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At least one Brexit warning light is still flashing red.
While the pound has rallied in recent days and bookmakers have shortened their odds on a win for “Remain” in Thursday’s U.K.’s European Union referendum, the Swiss franc is still about 0.4 percent from the 2016 high it reached last week.
The Swiss currency, traditionally sought by investors in times of market stress, climbed as the “Leave” campaign gained ground in polls last week, but, unlike other assets, hasn’t rebounded as the pro-EU camp appeared to recapture the momentum. The franc is a good barometer of Brexit risk, David Bloom, head of global currency strategy at HSBC Holdings Plc, Britain’s largest bank, said last month.
“The Swiss franc is entirely a function of referendum risks right now,” said Ned Rumpeltin, European head of currency strategy at Toronto Dominion Bank in London. “Euro-franc has been hovering toward low levels. That may suggest that the market is looking to use it as a lower-cost or lower-volatility hedge at this stage against a ‘Leave’ outcome.”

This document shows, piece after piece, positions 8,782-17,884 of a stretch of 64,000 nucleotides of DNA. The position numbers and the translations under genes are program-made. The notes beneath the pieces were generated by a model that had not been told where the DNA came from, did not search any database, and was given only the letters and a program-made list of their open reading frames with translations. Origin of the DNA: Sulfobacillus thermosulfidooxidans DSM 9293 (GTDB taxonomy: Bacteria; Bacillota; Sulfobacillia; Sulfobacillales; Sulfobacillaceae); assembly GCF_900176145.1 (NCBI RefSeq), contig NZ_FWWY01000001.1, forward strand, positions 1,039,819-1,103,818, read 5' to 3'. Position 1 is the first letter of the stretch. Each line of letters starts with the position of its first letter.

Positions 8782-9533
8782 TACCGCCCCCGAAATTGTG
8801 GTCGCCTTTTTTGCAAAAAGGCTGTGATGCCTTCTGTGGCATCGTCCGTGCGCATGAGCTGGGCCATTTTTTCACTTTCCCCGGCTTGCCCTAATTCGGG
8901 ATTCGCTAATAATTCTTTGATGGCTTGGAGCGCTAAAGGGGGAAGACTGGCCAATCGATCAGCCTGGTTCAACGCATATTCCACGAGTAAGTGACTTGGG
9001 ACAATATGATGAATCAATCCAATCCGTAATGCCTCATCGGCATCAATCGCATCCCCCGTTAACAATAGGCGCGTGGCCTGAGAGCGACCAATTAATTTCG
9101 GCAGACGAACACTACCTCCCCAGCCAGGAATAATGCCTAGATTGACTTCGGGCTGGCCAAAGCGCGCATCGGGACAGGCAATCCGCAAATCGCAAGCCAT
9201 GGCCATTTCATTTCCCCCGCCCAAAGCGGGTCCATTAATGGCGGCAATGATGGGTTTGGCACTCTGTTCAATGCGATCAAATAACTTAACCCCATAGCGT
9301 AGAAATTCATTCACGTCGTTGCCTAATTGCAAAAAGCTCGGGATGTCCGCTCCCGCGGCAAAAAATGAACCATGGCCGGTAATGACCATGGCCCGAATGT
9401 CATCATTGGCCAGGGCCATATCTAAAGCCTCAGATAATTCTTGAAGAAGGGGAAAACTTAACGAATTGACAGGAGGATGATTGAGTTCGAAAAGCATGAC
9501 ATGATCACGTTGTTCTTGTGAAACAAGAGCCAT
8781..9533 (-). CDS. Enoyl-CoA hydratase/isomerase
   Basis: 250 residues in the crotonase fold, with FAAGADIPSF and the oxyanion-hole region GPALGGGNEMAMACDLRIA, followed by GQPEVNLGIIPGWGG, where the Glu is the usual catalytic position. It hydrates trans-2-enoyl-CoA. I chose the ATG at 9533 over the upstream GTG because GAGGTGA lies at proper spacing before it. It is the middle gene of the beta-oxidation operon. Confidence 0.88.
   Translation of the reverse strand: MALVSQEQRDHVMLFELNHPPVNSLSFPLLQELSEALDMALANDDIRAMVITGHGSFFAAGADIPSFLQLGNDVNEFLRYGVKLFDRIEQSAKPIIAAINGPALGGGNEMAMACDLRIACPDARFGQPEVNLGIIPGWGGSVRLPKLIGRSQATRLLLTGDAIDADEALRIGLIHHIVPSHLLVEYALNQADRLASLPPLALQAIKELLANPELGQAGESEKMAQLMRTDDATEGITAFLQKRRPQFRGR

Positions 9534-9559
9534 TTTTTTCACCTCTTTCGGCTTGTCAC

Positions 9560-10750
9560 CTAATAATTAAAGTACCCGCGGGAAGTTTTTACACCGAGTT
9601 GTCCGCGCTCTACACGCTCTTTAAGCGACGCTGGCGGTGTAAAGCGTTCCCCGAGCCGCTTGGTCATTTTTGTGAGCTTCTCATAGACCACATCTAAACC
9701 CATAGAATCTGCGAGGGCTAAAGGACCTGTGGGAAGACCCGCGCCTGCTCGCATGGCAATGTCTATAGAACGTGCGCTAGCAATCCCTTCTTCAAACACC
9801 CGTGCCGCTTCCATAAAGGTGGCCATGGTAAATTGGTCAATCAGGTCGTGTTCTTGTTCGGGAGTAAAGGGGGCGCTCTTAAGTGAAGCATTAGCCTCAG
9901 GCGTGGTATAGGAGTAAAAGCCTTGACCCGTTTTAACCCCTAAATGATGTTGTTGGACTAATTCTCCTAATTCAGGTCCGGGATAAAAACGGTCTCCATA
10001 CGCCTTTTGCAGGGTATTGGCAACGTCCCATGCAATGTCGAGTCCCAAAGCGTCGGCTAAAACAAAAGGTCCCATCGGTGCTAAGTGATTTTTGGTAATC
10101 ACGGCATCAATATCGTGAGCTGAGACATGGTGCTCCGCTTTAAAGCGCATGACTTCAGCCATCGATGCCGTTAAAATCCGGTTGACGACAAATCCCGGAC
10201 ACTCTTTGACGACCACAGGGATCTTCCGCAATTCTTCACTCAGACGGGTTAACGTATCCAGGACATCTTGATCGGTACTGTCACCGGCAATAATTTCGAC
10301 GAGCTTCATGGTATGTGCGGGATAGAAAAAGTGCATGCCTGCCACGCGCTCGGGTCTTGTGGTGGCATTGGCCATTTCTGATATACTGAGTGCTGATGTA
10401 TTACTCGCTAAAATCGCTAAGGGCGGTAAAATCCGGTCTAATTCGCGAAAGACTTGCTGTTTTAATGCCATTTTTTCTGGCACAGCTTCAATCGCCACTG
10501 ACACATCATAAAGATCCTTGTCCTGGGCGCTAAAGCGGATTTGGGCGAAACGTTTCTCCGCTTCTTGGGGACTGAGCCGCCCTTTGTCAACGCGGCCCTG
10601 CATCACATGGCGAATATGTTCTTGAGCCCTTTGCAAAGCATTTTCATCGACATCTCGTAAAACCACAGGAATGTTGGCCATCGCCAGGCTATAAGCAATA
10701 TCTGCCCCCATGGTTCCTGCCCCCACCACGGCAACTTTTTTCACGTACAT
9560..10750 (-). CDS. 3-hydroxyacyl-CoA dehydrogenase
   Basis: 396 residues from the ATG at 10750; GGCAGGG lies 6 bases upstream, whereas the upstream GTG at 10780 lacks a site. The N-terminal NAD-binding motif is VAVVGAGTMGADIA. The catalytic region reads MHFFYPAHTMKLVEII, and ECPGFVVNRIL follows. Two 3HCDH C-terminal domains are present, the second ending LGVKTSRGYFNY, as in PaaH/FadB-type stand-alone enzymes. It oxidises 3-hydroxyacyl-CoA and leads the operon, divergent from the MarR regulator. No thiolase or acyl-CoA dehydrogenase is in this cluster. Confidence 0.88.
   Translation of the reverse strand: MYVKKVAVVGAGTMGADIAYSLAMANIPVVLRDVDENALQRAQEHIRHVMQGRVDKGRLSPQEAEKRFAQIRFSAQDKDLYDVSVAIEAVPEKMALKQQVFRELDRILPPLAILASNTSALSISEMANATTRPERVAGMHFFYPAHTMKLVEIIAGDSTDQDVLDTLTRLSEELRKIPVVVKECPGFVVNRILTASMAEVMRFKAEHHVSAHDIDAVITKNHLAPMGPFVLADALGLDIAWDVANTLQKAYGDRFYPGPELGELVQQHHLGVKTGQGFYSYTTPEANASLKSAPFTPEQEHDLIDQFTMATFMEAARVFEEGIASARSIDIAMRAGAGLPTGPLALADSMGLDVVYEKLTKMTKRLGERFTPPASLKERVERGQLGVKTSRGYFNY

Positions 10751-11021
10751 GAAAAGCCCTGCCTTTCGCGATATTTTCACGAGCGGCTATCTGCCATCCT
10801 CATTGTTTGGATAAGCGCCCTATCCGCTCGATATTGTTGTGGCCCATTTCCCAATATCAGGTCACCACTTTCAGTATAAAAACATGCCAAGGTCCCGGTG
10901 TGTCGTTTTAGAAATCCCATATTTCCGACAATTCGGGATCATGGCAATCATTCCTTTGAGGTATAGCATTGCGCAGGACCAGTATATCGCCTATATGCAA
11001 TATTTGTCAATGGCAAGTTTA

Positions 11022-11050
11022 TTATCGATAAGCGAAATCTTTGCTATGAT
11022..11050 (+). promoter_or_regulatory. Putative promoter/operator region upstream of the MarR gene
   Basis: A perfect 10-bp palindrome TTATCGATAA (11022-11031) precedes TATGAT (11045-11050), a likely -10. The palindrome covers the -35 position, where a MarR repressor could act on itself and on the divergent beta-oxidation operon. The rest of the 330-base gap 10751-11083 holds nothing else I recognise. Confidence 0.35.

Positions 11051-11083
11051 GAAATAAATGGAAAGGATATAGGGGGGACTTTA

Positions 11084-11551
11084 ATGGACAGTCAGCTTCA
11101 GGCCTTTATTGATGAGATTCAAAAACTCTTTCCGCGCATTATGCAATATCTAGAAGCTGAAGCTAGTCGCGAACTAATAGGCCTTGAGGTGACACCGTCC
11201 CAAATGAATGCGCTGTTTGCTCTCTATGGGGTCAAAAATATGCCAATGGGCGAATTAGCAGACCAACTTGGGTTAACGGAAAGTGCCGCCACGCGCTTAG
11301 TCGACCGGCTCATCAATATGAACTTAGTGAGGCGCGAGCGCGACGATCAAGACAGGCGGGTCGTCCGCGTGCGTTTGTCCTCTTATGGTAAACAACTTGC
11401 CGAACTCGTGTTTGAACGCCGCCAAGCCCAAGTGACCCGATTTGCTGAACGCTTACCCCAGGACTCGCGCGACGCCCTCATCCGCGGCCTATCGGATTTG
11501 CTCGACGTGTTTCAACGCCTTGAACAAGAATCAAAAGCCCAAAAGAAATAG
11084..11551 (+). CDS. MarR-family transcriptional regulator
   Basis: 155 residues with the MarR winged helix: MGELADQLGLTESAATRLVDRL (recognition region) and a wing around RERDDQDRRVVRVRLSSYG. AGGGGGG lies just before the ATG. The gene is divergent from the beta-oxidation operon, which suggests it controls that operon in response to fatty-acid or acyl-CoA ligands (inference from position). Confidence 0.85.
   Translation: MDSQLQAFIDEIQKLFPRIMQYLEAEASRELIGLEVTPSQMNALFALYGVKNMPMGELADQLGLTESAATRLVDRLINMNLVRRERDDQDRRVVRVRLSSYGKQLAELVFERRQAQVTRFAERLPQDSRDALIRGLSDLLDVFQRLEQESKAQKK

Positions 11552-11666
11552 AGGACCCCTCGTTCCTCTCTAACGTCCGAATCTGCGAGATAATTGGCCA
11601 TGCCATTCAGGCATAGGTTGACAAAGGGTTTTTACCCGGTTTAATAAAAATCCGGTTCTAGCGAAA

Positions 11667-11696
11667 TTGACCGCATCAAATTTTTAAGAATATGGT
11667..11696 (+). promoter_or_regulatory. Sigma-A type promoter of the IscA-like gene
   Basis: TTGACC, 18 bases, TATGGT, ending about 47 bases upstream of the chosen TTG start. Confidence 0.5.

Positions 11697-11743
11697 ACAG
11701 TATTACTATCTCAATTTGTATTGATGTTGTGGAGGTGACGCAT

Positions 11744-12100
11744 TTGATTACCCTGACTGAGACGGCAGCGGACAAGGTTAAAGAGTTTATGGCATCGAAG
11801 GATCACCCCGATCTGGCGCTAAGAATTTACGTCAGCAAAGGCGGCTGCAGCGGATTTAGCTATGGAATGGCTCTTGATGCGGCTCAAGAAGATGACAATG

The Swiss franc was little changed at 1.0825 per euro at 12:15 p.m. in London. It touched 1.0777 on June 16, after a series of polls showed a lead for those wanting to leave the world’s biggest trading bloc.
The resilience is in contrast to other haven assets, with German and U.K. bonds yields having risen from record lows reached last week. The pound, meanwhile, has climbed to $1.4685, about 4.8 percent higher than last week’s low of $1.4013.
An index of betting flows compiled by Oddschecker shows the chance of a Brexit has fallen to 25 percent from 43 percent on June 14. Polls, meanwhile, say the race is too close to call after a swing toward the “Leave” campaign came to an apparent halt last week following the murder of Labour Party lawmaker Jo Cox, a supporter of staying in the EU.
By Marianna Duarte De Aragao (Bloomberg)